Feed the World Effectively
The Villager Sun Oven can bake over 200 loaves of bread in 8 hours. It can feed over a thousand people a day. And what can it cook? Nearly anything. From perfect fluffy rice to large pots of rustic stews, the Sun Oven is endlessly adaptable to all cuisines and ingredients, as has been proven in over 55 countries.
How the Villager Works
Cooking for a crowd with electricity or fuel is a big hurdle for humanitarian missions. The Villager Sun Oven solves that problem — not just on sunny days, but 24/7.
That’s because the world’s largest solar cooker is also an incredibly efficient propane oven.
- With sunshine alone, the Villager Sun Oven is capable of baking over 28 loaves of bread per hour.
- It cooks up to 1,200 meals a day.
- Without gadgets or electronics, it reaches and sustains 500 degrees Fahrenheit for hours with just sunlight.
The Villager Sun Oven is so effective that communities continue using them for years, even decades. But the Villager Sun Ovens are also made to travel.
Powered by Sunlight During the Day
If used in daylight, on a sunny day, there are no expenses for running a Villager Sun Oven. It’s ideal for communal living, disaster relief, refugee camps, and anywhere the power grid is unreliable.
But disaster relief and refugee crises are 24/7 affairs, and that’s why the Villager Sun Oven works around the clock too, if needed, with propane.
Powered by Propane at Night
In under two minutes, one person can convert the Sun Oven into a highly-efficient propane-powered oven that cooks for eight hours on just over a pound of propane. At dawn, converting it back to a solar cooker takes just another two minutes to get back to emissions-free cooking.
How the Villager Sun Oven Works
When it’s sunny out, the oven deploys in as little as 5 to 10 minutes. Park it where there’s all-day uninterrupted sunshine, check the focus indicator, and set the angle of the Sun Oven.
Now, “focus indicator” may sound high tech, but it involves just looking in a hole to see if the sunbeam focused is in the middle – if it is, the solar cooker is aimed the right way. If not, move it until the sunbeam is a sharp bright dot. Positioning the oven is that simple.
Next, the panels need unfolding, which may require a step stool for vertically-challenged folks, but no tools or big muscles are necessary. Once the panels are positioned, just wait till the oven thermometers say it’s hot enough to cook — and that won’t take long.
Cooking is simple too — just put prepared foods onto the oven’s shelf to cook. Most meals cook in under two hours. It’s low-maintenance cooking, but it’s also much, much harder to burn food in a solar cooker. It’s ideal in busy environments where large crowds dictate that time is better spent on food prep rather than stirring a pot on a burner.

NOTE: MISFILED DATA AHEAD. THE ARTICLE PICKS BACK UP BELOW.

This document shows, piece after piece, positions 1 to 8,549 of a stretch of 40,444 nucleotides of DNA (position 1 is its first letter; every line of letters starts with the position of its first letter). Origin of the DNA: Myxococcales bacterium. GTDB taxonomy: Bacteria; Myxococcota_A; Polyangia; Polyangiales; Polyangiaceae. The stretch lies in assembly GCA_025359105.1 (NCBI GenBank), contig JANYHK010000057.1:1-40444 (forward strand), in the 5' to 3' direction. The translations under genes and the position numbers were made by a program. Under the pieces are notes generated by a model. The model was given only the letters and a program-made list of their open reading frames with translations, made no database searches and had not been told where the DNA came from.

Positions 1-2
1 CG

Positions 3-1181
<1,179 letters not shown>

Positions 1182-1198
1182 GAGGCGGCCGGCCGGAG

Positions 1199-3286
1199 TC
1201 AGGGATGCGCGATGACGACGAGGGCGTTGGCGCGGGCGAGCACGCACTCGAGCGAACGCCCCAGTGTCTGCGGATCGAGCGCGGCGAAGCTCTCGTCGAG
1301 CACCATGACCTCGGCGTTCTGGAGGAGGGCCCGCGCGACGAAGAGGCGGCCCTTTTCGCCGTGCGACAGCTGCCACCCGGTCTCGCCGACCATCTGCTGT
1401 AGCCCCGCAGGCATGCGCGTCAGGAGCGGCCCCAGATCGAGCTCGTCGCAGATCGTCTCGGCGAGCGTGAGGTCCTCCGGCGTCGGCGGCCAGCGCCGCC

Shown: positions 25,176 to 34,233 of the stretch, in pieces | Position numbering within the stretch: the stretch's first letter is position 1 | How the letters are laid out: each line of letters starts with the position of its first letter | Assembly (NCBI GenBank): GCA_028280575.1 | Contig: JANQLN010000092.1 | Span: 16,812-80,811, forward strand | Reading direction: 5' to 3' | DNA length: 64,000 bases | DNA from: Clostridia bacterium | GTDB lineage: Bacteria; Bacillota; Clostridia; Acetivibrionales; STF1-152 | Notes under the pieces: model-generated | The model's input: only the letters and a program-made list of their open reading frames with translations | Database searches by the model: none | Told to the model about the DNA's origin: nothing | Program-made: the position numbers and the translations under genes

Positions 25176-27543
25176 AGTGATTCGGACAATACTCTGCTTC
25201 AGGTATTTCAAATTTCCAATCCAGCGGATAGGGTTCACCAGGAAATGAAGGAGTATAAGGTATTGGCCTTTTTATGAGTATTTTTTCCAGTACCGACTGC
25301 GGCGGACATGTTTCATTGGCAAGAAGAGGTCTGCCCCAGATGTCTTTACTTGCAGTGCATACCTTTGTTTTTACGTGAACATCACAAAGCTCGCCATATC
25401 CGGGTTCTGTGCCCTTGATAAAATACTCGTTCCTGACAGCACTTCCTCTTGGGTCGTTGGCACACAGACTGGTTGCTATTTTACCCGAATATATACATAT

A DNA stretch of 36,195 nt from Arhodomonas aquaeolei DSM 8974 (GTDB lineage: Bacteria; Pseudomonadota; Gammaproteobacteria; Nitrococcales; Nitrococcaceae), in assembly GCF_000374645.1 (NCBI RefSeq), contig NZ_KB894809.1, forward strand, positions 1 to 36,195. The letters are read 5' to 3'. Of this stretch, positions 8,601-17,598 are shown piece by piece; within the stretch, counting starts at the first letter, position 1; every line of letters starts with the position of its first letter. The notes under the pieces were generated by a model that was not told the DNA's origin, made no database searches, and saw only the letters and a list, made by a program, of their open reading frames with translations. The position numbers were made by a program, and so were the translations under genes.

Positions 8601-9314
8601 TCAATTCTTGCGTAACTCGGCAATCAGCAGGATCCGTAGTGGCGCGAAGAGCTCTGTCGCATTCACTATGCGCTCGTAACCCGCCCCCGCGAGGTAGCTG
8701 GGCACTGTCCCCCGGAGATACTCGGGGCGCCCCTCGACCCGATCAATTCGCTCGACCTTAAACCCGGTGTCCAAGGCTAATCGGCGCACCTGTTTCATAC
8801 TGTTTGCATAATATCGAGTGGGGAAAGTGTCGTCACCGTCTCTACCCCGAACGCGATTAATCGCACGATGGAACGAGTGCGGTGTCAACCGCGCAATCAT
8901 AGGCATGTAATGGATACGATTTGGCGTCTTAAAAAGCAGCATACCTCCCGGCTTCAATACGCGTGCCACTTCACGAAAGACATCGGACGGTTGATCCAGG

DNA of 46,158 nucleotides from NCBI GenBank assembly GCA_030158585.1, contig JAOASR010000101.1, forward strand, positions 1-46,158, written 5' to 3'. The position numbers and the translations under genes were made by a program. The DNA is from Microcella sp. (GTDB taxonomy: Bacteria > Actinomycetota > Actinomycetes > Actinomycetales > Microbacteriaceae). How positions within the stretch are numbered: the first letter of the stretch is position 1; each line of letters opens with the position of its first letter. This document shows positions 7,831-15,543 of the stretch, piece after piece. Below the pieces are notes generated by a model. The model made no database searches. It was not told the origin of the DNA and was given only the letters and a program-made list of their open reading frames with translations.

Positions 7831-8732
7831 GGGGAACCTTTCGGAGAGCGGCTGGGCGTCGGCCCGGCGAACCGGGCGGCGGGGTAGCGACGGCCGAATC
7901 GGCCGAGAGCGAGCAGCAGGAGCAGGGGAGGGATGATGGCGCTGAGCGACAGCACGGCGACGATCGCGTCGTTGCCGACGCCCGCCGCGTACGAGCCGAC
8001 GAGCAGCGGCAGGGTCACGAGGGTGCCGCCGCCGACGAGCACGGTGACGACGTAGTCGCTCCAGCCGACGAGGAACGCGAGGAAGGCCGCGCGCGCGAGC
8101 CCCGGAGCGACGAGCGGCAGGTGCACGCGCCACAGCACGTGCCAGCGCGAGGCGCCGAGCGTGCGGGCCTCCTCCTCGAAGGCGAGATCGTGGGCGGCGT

Despite sustaining a 500-degree-Fahrenheit interior, the Villager Sun Ovens’ fiberglass exterior shell is heavily insulated, which keeps the outside safe and cool for high-traffic areas. (It’s also why it’s so efficient with propane.)
As the sun transits across the sky, the oven needs rotating every hour or so to keep cooking at maximum temperature. Again, this isn’t grunt work, as one person can easily spin the oven 360 degrees on its trailer mount to line up with the sun.
Anyone Can Use It
With no gauges, meters, or moving parts, there are no language barriers or complexities limiting who can operate the Villager Sun Oven. It needs no specially-trained cooks.
It also doesn’t need specialized or expensive cookware. The most effective cookware is common, budget-friendly, everyday granite enamelware, since it’s thin and dark, for absorbing heat quickly. With these, most meals can cook in under two hours.
The lack of moving parts means these massive ovens need little maintenance. Clean reflector panels and clean glass are key to performance, but easily done. The only other maintenance to do is applying lubrication on the hand crank’s shaft when needed to keep cranking easy when adjusting the oven’s angle.
The Other Science of Solar Cooking
The benefits of using solar power, particularly in disaster and refugee scenarios where the power grid is damaged, are easily understood. But the other benefits of solar cooking may be less familiar.
The highly-insulated solar cooker gets extremely hot, up to 500 degrees Fahrenheit, but it does so with infrared heat after capturing and converting UV rays. The ambient temperature inside the oven is the same for the pot, what’s in the post and the air around the pot, that’s why the food inside the oven doesn’t burn, dry out or need continual stirring.
There’s another perk to not using direct heat in solar cooking: Meals cook with less liquid, often with no liquid needed at all. It’s why the Sun Oven is ideal in areas where safe, abundant water is hard to come by. In fact, the Villager Sun Oven can pasteurize large quantities of unsafe water making it fit for consumption.